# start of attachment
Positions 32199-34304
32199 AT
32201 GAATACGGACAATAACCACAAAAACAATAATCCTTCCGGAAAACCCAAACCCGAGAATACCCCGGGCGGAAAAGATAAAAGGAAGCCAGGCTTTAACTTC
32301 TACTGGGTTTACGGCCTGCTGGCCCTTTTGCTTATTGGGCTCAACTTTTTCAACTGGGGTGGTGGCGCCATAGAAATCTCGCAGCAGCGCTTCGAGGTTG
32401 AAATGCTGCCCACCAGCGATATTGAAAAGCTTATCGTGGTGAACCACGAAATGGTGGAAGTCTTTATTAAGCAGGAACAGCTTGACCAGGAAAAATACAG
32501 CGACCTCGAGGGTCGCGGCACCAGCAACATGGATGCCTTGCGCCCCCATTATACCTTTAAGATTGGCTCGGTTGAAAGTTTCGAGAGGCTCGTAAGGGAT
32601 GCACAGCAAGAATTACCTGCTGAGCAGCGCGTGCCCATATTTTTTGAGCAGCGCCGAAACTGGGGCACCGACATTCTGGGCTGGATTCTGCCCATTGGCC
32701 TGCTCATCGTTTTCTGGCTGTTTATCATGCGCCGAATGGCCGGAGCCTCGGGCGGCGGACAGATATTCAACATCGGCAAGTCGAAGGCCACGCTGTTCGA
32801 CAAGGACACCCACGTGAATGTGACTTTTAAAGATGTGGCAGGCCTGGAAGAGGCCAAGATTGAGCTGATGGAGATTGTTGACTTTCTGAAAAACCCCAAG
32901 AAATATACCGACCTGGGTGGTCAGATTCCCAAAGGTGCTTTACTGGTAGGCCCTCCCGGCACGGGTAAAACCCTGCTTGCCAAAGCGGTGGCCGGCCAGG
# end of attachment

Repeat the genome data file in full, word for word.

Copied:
Positions 32199-34304
32199 AT
32201 GAATACGGACAATAACCACAAAAACAATAATCCTTCCGGAAAACCCAAACCCGAGAATACCCCGGGCGGAAAAGATAAAAGGAAGCCAGGCTTTAACTTC
32301 TACTGGGTTTACGGCCTGCTGGCCCTTTTGCTTATTGGGCTCAACTTTTTCAACTGGGGTGGTGGCGCCATAGAAATCTCGCAGCAGCGCTTCGAGGTTG
32401 AAATGCTGCCCACCAGCGATATTGAAAAGCTTATCGTGGTGAACCACGAAATGGTGGAAGTCTTTATTAAGCAGGAACAGCTTGACCAGGAAAAATACAG
32501 CGACCTCGAGGGTCGCGGCACCAGCAACATGGATGCCTTGCGCCCCCATTATACCTTTAAGATTGGCTCGGTTGAAAGTTTCGAGAGGCTCGTAAGGGAT
32601 GCACAGCAAGAATTACCTGCTGAGCAGCGCGTGCCCATATTTTTTGAGCAGCGCCGAAACTGGGGCACCGACATTCTGGGCTGGATTCTGCCCATTGGCC
32701 TGCTCATCGTTTTCTGGCTGTTTATCATGCGCCGAATGGCCGGAGCCTCGGGCGGCGGACAGATATTCAACATCGGCAAGTCGAAGGCCACGCTGTTCGA
32801 CAAGGACACCCACGTGAATGTGACTTTTAAAGATGTGGCAGGCCTGGAAGAGGCCAAGATTGAGCTGATGGAGATTGTTGACTTTCTGAAAAACCCCAAG
32901 AAATATACCGACCTGGGTGGTCAGATTCCCAAAGGTGCTTTACTGGTAGGCCCTCCCGGCACGGGTAAAACCCTGCTTGCCAAAGCGGTGGCCGGCCAGG